Don’t forget that Jesus said, “I will build my church.” The time you taught that grandparent might be far more instrumental in the building of the universal church than 10 years of ministry in some large city church with all its innovations and activities. You cannot know how God will work for sure, yet you can be confident it would be a total surprise to you how significant your labors are. Therefore, “sow in hope.”

  1. Be happy to know that you may not be able to change much but lives. I mean by this that the structure of things, the hackneyed songs, the unrefined style of your meetings, the organizational plan, the leadership set, may not be within your power to alter. I don’t say you should not try. But, at the end of the day, the real purpose of your being there is to change lives, not to make things look good.

I found, through years of ministry, that you often will not know your impact until you are gone. I recently received a letter from someone at that Old Washington, Arkansas, church who was affected by my novice ministry in ways I did not dream. She was then a child visiting without her parents, and I had paid real attention to her. She continued to come, though almost always hidden in the shadows. My attention to her resulted in her eventual conversion and a life of serving God for which she was extremely thankful. Her brother, who died as a youth, also had been converted. She had been seen as not just a visiting girl, but as a soul important to God. The importance of that attempt at caring was completely unknown to me until I received that letter.

The focus, then, should be on people. So, keep your aim right. For instance, you may start a book club with any of your people who care to participate. Let’s say that you provide readable, accessible books that have marvelous truths to be understood. You set reachable goals and meet every week, or every other week, in your home, just to chat informally about what is learned. You drink coffee and just enjoy learning something. No pressure. Over time, this one idea may build some mighty believers. It’s not a great program that somebody will write up, but it focuses on people and the changes God can bring.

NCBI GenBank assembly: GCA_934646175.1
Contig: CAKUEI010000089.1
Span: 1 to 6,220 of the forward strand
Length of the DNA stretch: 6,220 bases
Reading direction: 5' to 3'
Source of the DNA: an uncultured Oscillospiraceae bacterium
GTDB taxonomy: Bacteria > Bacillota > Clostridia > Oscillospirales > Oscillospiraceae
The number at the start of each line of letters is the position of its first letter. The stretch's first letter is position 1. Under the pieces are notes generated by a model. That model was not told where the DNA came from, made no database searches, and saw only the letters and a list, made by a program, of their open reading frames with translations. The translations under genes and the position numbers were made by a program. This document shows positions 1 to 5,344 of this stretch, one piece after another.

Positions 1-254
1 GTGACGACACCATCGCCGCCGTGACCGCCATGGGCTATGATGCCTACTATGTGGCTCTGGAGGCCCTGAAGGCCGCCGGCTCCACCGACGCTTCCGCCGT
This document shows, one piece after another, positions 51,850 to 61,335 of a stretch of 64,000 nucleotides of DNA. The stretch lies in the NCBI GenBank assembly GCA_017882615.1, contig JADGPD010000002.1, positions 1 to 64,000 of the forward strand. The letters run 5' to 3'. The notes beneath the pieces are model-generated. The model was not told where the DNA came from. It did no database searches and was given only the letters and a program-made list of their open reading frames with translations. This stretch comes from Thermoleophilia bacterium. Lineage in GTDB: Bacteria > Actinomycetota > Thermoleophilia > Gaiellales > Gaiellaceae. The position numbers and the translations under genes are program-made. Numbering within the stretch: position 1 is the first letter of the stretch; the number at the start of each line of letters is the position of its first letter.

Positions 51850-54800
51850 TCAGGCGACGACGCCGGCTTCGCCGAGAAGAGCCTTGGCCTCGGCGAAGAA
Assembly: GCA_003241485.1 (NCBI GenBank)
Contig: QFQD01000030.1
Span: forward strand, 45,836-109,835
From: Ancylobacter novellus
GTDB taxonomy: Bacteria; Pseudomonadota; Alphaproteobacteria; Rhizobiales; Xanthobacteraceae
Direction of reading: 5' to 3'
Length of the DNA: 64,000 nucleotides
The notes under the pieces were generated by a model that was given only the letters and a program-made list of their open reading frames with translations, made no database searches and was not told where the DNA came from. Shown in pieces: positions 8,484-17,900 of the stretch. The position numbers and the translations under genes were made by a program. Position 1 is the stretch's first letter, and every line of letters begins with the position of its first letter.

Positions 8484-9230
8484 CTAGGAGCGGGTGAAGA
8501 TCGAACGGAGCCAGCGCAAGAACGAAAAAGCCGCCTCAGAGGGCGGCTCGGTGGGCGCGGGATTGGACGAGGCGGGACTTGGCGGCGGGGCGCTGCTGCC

1. Be energized by the concept that your church could become the most loving church in the world. I find this compelling. There will be many things your church may not be. It may not be the most educated church or the most innovative or the most evangelistic,  but it can be the most lovingchurch. There is nothing to stop that from happening except your lack of determination or the will of the people. Love, after all, is the sign of maturity as a church. Now, if you are seeing this, you will find ways to encourage love.

Putting love first will mean that you will work out ways for people to be in your home and in the homes of the other church members. You will think of ways to get people to really know the “insides” of each other. Sheep need help to overcome their reserved nature. They will need to be commended for acts of love, just as Paul often did. You will need to set the pace and demonstrate a passionate love for the people. Dream about this. And my experience is (and the Bible’s teaching is) that this is a powerful way to witness. The love of the people of God for each other is, as Francis Schaeffer said, “the final apologetic.”

Well, there is more, but these three should serve to encourage you. I know you need it. When i all is said and done, we are going to be thrilled at the way God has used the out-of-the-way places, the forgotten places, to do some of His most significant work.

I love the rural church and hope you do. Some of you will serve all your life in them. God bless you for your perseverance and courage.

This article was recently discussed on an episode of “Revitalize and Replant with Mark Clifton.” Listen to that episode here.

This post originally appeared at Christian Communicator’s Worldwide.

Published July 2, 2024